All thirteen of the monomorphic SSR markers had marker:BAC associations, twelve hit contigs that contain other genetic markers and twelve markers hit contigs that contain telomere or knob repeats (data not shown). Three markers identified BACs present in anchored contigs which are mapped to bins 3.07 (~ 567.6 cM), 7.03 (between 387.5 to 390.5 cM) and 5.01 (~ 124.7 cM), respectively.

Markers with low recombination rates

SSR markers with a low recombination rate on the IBM genetic map were used to examine the resolution of the IBM genetic map. Eighteen pairs of markers from five chromosomal regions were selected because the recombination rate between them is < 10 % on the IBM genetic map (equivalent to ~; 3% on conventional mapping populations). Their sequences were retrieved from GenBank and used as queries in a BLAST search against all maize sequences to confirm that these linked SSR markers were not designed from the same gene. None of the markers represented the same gene or had significant hits to other adjacent SSRs. Table 1 provides a summary of the contigs identified. Five bins (1.05, 3.04, 5.06, 6.04, and 7.03) containing markers with low recombination rates where contigs that were hit by multiple adjacent genetic markers were examined. In bin 3.04 the following markers show a possible rearrangement in order from bngl1019-(umc1717, bnlg1452, bnlg1113)-umc1655 where the markers in parenthesis have the same map coordinate to bnlg1113-umc1777-(bnlg1019, bnlg1452, umc1655) where the markers in parentheses are on the same BAC clone. Data from markers in bin 5.06 also suggested an order rearrangement from umc1941-umc1680-umc1542-phi087-umc2306-bnlg609 to umc1524-umc1680-umc1941-phi087-bnlg609-umc2306. In addition, umc1301 and umc1936 map genetically on chromosome 7 at 405.5 cM. BAC pool data indicates that the correct marker order for these genes is umc1936 then umc1301.
Table 1

SSR markers with a low recombination rate on the IBM genetic map, using the physical map to redefine their order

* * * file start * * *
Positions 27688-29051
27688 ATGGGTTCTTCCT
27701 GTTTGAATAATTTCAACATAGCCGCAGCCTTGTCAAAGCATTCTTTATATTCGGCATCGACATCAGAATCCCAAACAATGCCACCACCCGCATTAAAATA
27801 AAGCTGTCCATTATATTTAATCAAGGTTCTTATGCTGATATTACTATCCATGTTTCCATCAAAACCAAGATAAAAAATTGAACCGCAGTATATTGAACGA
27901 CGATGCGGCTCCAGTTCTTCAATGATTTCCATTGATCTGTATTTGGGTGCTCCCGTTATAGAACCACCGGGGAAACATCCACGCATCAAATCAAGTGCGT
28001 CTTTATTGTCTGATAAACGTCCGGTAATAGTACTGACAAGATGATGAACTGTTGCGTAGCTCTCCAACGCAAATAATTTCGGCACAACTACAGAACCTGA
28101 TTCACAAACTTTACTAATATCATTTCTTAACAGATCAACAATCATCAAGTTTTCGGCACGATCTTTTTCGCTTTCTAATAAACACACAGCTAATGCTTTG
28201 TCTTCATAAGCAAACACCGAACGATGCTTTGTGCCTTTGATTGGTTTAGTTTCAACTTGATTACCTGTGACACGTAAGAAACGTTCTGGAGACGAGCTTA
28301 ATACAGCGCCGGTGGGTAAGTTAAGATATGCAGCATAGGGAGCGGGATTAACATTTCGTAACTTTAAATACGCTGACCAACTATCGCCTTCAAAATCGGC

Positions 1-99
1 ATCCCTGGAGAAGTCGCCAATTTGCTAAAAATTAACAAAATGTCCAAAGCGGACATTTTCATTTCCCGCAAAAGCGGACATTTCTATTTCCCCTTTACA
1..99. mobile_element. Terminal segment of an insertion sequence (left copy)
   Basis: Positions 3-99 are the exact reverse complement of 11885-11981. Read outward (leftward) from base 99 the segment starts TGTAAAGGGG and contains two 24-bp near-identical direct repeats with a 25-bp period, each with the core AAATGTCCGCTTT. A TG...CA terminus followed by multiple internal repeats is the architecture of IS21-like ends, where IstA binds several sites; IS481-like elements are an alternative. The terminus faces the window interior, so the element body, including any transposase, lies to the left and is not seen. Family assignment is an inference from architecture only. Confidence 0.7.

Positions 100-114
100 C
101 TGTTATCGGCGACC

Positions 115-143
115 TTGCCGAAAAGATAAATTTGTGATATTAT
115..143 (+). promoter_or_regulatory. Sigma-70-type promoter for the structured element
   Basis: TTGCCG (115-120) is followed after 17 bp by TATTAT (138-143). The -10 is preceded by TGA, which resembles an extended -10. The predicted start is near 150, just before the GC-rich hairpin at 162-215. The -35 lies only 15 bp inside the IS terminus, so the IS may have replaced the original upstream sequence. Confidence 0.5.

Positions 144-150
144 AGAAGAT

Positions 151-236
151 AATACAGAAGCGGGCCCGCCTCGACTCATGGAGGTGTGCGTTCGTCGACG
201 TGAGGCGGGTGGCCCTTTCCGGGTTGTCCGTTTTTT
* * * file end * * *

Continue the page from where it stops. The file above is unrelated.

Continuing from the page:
Map coordinate

SSR markers

GenBank Accession #

Contigs hit (#of BACs hit within contig)










33 (6)










117 (1)





116 (2)





117 (4)





116 (5)










250 (1)





249 (2)





250 (4)





250 (4)





250 (7)





276 (2)










276 (5)





322 (7)





322 (2)

ap-umc1796 identified a single BAC clone, b0218P06. This clone was not fingerprinted and thus not displayed in WebFPC data. * on-frame position on the map.

Surveying transcription factors from gene families

PCR primers designed from 16 transcription factors were used to demonstrate how rapidly a gene family of interest could be mapped to BAC contigs and to evaluate the pools for studying duplicated regions of the genome (Table 2). Primers were designed to amplify locus-specific products. The transcription factors involved in the anthocyanin biosynthesis pathway have been extensively studied in maize [2023] but little information is known about the genetic map positions of many other transcription factors, especially for duplicated genes. All 16 transcription factors identified multiple BAC clones within contigs (Table 2). Two pairs of paralogous genes, C1/Pl and R1/B, generated by the duplication that occurred during the allotetraploid origin of the maize genome [24], hit different contigs.
Table 2

Transcription factors used for PCR primer development and BAC pools screening

Transcription Factor

Map bin location


Myb or Myc

PCR marker

Copy #

Contig # (# of BACs hit)

GenBank Accession



Anthocyanin regulation; Transcription factor




370 (2)




Anthocyanin regulation; Transcription factor